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Brianna LaHara was 12 years old when the Recording Industry Association of America filed suit against her and her family, seeking damages for illegally downloaded music. She was a serious offender according to the suit, the type of flagrant music pirate who had downloaded in excess of 1000 songs through streaming services.
The international press loved it. LaHara, a pre-teen from an Upper West Side housing project and an honour roll student, had though t that the $29.95 her mother spent downloading Kazaa made the process legal and above board. Better still, she’d downloaded a combination of pop songs and children’s rhymes, a mix of Christina Aguilera and “If You’re Happy and You Know It.” Along with 71-year-old Durwood Pickle of Richardson, Texas, Lahara was the least-threatening, least obviously criminal of all the 261 “major offenders” that the RIAA had come for.
Eventually, they settled the case with LaHara’s family out of court for $2000 and a Soviet apology: “I am sorry for what I have done,” LaHara said in a statement at the time. “I love music and don’t want to hurt the artists I love.” LaHara’s mother, Sylvia Torres, backed down from her initial indignation—“This is a 12-year-old girl, for crying out loud” she’d said when the suit was filed—and released a similarly unbelievable statement. The RIAA were “trying to send a strong message,” according to their CEO Mitch Bainwol. They appeared to have succeeded.
The recording industry had been lashing out and panicking about peer-to-peer downloading for a while already, but the spate of lawsuits around the Brianna LaHara case appeared at the time to be something new. Unlike the much-publicized lawsuit that had bankrupted Napster in 1999, these were individual cases taken against private citizens. The RIAA may have played the role of reluctant parents disciplining unruly kids—“Nobody likes playing the heavy,” said RIAA president Cary Sherman—but their intention here was to shock and intimidate.
The trials continued over next decade and their absurdity was rarely muted. In 2009, a Boston University graduate student was ordered to pay $675,000 to four record labels after admitting to sharing 30 tracks online. Back in 2012, in the first such case to be tried before a jury, the RIAA won $220,000 from a Minnesota woman accused of illegally downloading 24 songs from Kazaa. That’s $9,250 per song.
But none of it had much of an effect. Illegal downloads continued to thrive in the wake of these glorified show trials, and even with the rise of legitimate streaming services, peer-to-peer filesharing remained steady enough today. Last year the Los Angeles Times reported that 20 million people in the US still obtain music through peer-to-peer networks, compared to the 7.7 million that paid for a music subscription service. Though legitimate streaming services might make it easier and cheaper to get hold of music—hell, if you’re lazy, it’s way better than LimeWire ever was—piracy remains alluring.
Being bogged down in thinkpieces about “millennials,” though, means that there has to be a nice, neat narrative for all that somewhere. In that same LA Times piece, Ryan Faughnder offered this: “Part of the problem is getting people who grew up in the age of Napster, LimeWire, and Kazaa to pay anything for music, industry experts say. Many young people don't see anything wrong with downloading from unauthorized sites or ripping from YouTube.”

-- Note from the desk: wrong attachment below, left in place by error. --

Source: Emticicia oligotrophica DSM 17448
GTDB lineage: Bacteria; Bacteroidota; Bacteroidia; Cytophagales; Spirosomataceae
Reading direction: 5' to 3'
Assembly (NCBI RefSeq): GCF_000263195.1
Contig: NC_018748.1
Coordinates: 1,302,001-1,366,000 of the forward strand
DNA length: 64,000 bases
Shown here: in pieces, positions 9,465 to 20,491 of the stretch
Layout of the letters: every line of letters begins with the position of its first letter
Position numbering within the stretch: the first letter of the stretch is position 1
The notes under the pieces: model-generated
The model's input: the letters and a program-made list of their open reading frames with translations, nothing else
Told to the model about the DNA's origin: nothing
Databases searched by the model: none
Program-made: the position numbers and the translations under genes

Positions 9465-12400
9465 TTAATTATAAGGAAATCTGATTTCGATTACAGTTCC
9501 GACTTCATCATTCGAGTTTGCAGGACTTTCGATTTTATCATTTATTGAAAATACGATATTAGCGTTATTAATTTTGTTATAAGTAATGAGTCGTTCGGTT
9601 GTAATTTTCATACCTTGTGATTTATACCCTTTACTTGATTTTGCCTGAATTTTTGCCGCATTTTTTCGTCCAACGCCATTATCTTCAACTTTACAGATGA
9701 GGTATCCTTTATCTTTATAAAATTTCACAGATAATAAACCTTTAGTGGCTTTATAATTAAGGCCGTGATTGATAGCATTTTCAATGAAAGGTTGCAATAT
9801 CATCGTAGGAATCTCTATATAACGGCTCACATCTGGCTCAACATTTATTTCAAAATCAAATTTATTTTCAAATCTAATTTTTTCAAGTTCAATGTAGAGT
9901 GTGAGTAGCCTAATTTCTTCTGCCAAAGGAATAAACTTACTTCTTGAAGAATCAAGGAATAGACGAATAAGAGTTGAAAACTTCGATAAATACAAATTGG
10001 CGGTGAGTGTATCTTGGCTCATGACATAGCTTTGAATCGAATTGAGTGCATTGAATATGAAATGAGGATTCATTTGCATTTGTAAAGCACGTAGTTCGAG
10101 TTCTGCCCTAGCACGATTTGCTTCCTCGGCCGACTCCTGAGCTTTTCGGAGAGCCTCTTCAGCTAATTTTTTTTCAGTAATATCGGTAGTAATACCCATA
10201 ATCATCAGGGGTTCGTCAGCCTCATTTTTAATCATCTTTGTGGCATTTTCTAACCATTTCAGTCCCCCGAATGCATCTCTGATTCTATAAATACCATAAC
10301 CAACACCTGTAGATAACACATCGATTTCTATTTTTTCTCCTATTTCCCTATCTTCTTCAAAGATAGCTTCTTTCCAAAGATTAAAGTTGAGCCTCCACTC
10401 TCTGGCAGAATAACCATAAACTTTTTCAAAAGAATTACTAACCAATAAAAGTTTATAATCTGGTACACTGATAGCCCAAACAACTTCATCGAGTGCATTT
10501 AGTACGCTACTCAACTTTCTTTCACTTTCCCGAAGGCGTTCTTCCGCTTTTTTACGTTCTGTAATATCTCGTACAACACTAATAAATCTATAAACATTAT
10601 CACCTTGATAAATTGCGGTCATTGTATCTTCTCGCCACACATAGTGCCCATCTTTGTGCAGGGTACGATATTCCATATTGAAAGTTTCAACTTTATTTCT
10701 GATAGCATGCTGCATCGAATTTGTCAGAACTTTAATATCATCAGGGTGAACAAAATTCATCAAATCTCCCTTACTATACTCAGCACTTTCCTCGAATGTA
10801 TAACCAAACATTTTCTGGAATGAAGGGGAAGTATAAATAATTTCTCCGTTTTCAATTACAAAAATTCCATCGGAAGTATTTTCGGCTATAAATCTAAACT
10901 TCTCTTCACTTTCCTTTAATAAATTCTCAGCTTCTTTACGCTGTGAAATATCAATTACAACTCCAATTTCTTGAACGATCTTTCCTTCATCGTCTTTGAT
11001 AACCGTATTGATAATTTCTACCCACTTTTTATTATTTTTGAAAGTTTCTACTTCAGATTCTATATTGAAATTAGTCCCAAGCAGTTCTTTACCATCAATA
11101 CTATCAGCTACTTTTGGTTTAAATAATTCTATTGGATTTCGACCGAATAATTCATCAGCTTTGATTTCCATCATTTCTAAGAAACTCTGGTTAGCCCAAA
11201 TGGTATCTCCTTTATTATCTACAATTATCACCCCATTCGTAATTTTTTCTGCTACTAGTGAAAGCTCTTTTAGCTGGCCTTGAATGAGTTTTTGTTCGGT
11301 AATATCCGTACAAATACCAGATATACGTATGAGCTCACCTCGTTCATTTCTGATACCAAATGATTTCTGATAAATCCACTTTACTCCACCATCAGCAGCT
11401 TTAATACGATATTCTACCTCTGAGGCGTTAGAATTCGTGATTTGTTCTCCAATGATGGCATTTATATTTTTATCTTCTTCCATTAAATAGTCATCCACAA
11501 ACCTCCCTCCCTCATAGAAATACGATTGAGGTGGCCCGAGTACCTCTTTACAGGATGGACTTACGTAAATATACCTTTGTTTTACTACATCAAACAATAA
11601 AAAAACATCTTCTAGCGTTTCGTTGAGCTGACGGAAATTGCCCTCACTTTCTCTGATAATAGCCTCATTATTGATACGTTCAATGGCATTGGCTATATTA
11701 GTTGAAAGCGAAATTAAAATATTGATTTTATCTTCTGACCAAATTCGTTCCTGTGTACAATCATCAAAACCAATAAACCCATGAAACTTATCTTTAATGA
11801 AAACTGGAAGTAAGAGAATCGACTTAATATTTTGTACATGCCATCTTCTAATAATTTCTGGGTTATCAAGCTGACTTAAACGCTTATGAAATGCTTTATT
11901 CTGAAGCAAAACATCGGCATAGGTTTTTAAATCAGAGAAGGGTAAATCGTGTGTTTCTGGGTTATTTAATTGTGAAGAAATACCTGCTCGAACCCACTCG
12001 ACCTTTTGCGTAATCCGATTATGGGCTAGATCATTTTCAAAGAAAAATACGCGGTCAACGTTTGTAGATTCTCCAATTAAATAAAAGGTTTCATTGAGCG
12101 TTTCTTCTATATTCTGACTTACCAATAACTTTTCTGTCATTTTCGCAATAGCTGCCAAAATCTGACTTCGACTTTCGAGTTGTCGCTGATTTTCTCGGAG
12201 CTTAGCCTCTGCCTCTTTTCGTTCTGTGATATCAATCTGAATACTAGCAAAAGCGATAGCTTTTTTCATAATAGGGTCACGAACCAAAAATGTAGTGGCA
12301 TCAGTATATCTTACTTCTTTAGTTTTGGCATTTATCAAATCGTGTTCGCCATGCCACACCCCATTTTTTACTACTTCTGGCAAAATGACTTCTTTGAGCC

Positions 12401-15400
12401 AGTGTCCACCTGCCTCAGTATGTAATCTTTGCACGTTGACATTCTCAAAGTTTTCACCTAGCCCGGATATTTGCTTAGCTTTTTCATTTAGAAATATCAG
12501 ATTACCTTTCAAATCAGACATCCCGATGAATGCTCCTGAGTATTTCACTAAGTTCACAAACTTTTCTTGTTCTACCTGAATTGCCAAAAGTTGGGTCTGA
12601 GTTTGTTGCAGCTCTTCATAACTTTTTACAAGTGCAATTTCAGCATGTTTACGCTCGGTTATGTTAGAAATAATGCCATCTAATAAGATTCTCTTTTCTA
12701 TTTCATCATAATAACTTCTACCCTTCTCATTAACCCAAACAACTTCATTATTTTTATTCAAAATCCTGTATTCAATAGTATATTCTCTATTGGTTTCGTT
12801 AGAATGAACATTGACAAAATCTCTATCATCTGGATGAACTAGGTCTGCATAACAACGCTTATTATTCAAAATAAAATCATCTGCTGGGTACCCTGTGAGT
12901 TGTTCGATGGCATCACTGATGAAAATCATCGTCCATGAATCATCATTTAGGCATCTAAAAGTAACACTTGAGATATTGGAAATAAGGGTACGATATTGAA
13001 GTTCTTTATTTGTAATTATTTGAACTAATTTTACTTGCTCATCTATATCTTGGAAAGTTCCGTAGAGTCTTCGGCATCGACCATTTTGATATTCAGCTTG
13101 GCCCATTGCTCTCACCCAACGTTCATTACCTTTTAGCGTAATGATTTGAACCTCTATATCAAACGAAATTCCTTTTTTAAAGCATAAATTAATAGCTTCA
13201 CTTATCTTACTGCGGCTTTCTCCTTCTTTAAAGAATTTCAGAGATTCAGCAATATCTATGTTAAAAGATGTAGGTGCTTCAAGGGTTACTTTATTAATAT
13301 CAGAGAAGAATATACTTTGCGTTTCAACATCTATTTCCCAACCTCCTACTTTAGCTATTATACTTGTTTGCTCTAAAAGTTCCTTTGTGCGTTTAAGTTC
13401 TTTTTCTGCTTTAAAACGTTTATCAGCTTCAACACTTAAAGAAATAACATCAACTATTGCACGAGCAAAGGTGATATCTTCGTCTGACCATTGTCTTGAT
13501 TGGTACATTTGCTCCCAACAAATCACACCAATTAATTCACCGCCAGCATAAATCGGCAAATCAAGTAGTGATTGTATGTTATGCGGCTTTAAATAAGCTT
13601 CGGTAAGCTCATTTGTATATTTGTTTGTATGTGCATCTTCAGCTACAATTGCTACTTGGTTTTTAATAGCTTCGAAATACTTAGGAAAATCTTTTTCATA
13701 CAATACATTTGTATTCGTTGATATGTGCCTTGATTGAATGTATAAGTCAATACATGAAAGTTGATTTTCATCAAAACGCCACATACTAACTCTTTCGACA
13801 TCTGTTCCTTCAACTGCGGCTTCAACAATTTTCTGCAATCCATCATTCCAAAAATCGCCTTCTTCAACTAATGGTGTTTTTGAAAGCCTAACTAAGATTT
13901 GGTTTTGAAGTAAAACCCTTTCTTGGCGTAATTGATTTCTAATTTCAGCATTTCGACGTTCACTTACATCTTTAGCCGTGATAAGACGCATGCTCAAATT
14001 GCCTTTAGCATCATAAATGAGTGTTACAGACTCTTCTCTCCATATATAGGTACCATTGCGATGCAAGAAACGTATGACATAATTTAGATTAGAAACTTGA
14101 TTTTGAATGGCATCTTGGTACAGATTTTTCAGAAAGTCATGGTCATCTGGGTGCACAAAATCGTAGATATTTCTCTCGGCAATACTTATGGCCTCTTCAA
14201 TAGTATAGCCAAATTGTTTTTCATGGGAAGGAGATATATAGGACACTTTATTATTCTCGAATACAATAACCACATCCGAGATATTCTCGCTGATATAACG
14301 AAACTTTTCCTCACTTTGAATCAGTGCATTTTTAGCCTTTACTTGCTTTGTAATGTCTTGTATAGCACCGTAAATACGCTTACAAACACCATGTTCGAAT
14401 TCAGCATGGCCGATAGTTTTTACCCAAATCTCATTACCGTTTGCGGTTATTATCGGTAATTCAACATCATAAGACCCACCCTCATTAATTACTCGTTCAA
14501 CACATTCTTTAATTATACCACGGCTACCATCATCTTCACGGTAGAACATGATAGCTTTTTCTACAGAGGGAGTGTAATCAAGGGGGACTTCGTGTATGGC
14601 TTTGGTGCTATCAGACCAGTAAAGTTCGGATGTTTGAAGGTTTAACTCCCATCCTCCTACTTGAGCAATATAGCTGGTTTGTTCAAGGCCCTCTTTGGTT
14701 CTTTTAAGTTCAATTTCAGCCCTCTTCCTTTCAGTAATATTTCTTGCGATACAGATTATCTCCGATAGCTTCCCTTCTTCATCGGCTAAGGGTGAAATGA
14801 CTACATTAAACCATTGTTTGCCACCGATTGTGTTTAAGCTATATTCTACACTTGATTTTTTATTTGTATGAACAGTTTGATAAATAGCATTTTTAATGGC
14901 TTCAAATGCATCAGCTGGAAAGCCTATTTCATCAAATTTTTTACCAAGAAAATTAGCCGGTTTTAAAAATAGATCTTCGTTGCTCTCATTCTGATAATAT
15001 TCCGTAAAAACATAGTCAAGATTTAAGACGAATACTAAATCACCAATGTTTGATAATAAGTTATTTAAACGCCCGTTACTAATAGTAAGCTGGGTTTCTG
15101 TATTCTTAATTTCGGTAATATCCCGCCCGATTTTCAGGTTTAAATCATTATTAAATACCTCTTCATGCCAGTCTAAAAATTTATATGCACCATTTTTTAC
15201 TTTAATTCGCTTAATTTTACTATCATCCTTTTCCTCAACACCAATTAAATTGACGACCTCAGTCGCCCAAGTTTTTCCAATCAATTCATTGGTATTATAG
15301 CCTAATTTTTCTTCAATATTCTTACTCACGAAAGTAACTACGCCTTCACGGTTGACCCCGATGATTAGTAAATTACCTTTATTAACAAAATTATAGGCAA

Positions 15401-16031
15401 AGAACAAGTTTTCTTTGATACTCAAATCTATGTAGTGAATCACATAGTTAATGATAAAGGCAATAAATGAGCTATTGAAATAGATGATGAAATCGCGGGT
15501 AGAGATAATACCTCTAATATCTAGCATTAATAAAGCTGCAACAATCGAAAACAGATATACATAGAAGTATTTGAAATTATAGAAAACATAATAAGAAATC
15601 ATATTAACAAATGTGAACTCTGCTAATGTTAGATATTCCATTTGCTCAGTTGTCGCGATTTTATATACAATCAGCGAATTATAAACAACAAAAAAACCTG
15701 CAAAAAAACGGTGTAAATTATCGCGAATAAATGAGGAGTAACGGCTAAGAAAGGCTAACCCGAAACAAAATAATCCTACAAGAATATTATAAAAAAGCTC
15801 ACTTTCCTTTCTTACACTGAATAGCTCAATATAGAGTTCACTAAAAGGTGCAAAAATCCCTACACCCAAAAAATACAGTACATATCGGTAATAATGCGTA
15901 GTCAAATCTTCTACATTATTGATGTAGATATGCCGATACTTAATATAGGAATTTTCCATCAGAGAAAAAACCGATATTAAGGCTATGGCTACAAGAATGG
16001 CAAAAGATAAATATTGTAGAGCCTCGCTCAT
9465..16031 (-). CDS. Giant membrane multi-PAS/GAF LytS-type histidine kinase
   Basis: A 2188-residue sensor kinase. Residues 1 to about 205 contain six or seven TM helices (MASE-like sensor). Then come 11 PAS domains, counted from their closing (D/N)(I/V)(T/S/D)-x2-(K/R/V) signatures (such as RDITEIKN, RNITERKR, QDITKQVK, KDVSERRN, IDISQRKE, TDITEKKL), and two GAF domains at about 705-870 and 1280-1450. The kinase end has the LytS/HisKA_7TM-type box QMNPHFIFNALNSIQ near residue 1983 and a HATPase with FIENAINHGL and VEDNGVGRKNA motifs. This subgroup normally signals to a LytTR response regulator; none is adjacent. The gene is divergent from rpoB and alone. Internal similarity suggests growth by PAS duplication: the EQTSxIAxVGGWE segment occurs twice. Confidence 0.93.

Some of which might be true. I still remember the green and white glow of LimeWire and the freedom it offered me as a 13-year-old, the only thing in the world more interesting than porn. Pandora was a door into a new world, too, curated playlists based on something that looked like science. It was mind-blowing and unendingly fun and completely free. I knew it was illegal, I knew people got sued for it, and I kept doing it anyway. We are mostly a generation of people who think that music is free besides exceptional circumstances.
But all that ignores something wider. Long before tech-addled kids started sharing files in their California dorm rooms, music piracy was a thriving industry, one that scared the shit out of major record labels just the same as it did in the Bush years. Bootlegging was the illegitimate, second-born brother of the American recording industry.
The black market got going even before recorded music got up a head of steam. Sheet-music piracy presented its first serious threat to the industry in the 1920s when ornate, copyright protected, and therefore expensive prints of popular hits were set way out of the average earner’s price range. The black market solution was song sheets: unauthorized, cheaply printed copies of the same songs sold at a fraction of the price. They were nothing more than cheap print-ups of lyrics, no music to set it to, no musical score to play it to in the buyer’s head. But by the time the stock market crashed at the end of 1929, they were rife across New York City and the United States.
Barry Kernfeld’s book Pop Song Piracy lays it all out neatly: the entrepreneurial black-marketeers, the fury of the songwriters and copyright holders, the ire it all drew from the FBI and eventually Congress. It was, he writes, “a cat and mouse game of moves and countermoves” between the bootleggers hawking their knock-offs and the authorities trying to shut them down. But the results rarely wavered. The charges would be brought, but “the bootleggers found their way around these charges. Or they managed never to be caught. Or they suffered prosecution, accepted fines or jail terms, and got out of the business, only to be replaced by others.” Better still, some of them went through all that and then “stayed in the business anyway.”
Brianna LaHara was no bootlegger; she wasn’t stealing for profit, selling her ill-gotten music to folks on the street. But the idea was the same. She’d stolen something, compromised the sanctity of copyright, and had to be dealt with accordingly, made an example of. And though her scripted apology said she’d never think of doing such a thing again, it didn’t ripple out to the world around her. Most people stayed in the business anyway.
It wasn’t just opportunistic criminals that drew the ire of the recording industry in the 20th Century, though. The best stuff came from scruffy, sun-ravaged 20-somethings in California in the 60s and 70s when vinyl bootlegging started to boom.